We will be performing site maintenance on AAOS.org on February 8th from 7:00 PM – 9:00 PM CST which may cause sitewide downtime. We apologize for the inconvenience.

As health care transitions to value-based care, physicians are capable of driving costs down and quality up.

AAOS Now

Published 6/1/2018
|
Maureen Leahy

Experts Offer Suggestions to Manage Transition to Value-based Care

According to Dr. Bozic, delivering better value to patients first requires reorganizing the delivery system around the patient, then honing a strategy for measuring value (outcomes and cost), and finally, optimizing the payment model. The goal, he said, is to “deliver the greatest amount of health we can to patients in a way that reduces the cost of care over time.” As health care shifts from volume to value, some orthopaedic surgeons may be concerned about how to effectively manage the transition. During a symposium held at the AAOS 2018 Annual Meeting, moderator Kevin J. Bozic, MD, MBA, of the Dell Medical School at the University of Texas at Austin, and other experts explored a variety of different principles and pathways for implementing value-based care.

He noted that the outcome measures that matter most to orthopaedic patients are patient-reported measures of pain, function, and quality of life. “Being able to measure pain, function, and quality of life in our patients is essential to understanding if what we are doing is effective. Another important reason we measure outcomes is to improve our performance as providers.”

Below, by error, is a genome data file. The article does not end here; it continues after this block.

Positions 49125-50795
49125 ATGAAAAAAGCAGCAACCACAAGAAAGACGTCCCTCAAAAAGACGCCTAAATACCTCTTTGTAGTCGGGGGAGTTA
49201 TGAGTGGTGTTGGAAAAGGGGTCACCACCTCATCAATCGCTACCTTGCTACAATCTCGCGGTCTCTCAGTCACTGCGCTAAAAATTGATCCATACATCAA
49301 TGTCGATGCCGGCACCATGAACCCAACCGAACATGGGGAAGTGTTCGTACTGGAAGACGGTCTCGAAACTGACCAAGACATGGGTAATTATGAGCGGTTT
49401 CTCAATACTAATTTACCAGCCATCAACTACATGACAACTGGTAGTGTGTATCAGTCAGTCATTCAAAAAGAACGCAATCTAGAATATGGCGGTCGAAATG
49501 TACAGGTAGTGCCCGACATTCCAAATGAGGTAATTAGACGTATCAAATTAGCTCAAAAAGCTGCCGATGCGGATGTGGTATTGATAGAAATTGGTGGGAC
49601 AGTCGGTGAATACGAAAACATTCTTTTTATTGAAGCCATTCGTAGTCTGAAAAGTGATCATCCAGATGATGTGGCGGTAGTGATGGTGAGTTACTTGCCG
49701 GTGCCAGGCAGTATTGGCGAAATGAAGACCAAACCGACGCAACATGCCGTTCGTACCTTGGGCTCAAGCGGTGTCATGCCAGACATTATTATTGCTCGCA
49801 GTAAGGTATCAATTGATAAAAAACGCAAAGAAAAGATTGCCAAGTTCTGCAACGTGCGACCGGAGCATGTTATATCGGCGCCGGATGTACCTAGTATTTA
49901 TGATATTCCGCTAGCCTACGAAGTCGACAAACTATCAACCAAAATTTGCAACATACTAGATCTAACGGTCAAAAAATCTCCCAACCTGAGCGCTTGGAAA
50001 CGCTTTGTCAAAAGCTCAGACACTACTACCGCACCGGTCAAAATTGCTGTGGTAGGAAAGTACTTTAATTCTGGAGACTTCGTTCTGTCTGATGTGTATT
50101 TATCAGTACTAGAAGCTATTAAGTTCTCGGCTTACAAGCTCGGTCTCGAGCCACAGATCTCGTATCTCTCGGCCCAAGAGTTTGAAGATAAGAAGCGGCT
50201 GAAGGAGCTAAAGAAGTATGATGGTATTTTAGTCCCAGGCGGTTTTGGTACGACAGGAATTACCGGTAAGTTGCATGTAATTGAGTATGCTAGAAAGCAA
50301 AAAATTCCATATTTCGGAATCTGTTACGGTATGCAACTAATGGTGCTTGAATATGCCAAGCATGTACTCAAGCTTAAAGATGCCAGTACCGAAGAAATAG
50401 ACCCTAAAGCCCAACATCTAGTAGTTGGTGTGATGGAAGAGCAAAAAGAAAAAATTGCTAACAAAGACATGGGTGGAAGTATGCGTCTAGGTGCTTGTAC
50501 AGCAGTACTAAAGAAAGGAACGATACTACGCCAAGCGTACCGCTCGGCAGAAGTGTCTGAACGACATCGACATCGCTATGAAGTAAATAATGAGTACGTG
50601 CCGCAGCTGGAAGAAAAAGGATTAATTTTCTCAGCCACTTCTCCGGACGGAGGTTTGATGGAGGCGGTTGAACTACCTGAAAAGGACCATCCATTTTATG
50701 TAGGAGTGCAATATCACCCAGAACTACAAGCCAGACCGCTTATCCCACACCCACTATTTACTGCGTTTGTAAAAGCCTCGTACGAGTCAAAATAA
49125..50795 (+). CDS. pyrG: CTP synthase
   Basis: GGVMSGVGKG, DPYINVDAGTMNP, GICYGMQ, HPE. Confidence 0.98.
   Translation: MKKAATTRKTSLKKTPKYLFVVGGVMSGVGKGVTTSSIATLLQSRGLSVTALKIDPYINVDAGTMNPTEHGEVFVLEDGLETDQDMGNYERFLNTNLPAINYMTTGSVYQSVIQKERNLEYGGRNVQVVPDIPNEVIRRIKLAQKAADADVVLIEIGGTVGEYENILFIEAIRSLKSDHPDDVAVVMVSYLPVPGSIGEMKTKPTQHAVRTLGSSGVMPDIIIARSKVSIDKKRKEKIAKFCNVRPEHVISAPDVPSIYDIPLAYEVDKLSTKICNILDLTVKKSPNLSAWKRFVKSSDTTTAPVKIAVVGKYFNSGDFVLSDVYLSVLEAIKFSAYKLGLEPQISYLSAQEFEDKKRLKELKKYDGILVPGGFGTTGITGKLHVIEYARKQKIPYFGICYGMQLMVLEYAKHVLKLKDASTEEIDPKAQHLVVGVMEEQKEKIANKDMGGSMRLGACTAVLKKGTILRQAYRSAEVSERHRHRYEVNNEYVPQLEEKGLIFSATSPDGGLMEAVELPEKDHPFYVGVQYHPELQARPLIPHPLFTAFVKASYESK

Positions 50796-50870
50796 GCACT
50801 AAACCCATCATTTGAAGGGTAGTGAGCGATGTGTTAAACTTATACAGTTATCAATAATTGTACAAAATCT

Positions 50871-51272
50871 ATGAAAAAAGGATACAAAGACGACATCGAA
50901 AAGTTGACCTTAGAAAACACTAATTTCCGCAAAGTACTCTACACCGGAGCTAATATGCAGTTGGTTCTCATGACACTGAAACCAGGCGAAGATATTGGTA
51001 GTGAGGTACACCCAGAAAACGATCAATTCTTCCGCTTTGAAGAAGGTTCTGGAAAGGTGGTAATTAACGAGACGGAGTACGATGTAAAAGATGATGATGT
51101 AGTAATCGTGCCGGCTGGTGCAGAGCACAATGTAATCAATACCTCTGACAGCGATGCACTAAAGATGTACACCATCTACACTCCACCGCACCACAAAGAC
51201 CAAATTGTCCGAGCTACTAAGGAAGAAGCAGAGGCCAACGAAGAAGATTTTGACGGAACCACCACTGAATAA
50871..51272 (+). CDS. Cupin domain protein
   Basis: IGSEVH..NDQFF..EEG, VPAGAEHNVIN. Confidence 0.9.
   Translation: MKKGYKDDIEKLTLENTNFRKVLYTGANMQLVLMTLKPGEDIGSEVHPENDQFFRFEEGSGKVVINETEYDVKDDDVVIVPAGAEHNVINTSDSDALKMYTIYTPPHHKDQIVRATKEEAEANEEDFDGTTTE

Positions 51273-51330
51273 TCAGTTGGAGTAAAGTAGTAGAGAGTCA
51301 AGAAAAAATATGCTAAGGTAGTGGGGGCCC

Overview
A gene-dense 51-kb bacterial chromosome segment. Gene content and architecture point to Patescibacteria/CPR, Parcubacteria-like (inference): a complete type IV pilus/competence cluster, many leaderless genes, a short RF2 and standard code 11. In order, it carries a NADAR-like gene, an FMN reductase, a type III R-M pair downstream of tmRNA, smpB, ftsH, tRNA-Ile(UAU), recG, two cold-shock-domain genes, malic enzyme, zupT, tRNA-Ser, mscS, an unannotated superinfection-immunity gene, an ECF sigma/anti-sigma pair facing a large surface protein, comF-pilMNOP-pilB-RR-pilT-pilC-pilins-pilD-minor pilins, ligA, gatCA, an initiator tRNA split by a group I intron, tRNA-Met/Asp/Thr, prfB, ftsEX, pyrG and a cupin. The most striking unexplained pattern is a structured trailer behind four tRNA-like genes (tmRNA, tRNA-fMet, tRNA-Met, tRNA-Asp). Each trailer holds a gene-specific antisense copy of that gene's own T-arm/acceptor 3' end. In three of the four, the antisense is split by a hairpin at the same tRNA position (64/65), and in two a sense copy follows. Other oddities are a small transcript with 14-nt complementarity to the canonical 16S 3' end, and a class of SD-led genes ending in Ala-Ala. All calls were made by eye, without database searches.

With respect to payment models, Dr. Bozic pointed out that the fee-for-service (FFS) model has been criticized for contributing to overutilization of services. He also feels that FFS disincentivizes efficiency and improvement. “However, I would argue that the other end of the spectrum—full capitation—incentivizes underutilization of services and is not value-based either.” Therefore, the sweet spot, he said, is in the middle—a multi-provider episode-of-care payment for the management of a condition. “Ultimately, over time, you will not only improve your clinical outcomes, but also your financial performance. It is exactly the opposite of the FFS model.”

Dr. Bozic believes that transitioning from FFS to a value-based payment model is something providers in all practice settings can manage as they shift payers toward more risk-based contracting. “As you set up a value-based payment program, it’s important to make sure you are incentivized around the performance risk for things that are within your control and risk-adjust for, or leave to the insurer, the actuarial risk,” he said.

He added, “What you will increasingly see is bundling at the condition level—accepting risk for the management of a condition, rather than a procedure. If we only bundle at the procedure level, we will miss opportunities to define appropriateness of care and improve value.”

Financial challenges

“Something we don’t talk enough about is the inherent financial challenges involved in transitioning to value-based health care,” said Daniel B. Murrey, MD, MPP, chief medical officer of OptumCare Specialty Practices in Charlotte, N.C., and chair of the AAOS Healthcare Systems Committee. Increased care coordination and responsible risk management require significant upfront investment in infrastructure, he said. Examples of the infrastructure required include data collection and reporting tools, physician and staff training on quality improvement principles, and redesigning care based on those principles. Value-based care also requires standardization of care and consensus processes among the clinicians. Other investments include data interfaces for communication with other providers, and patient navigation and care management programs.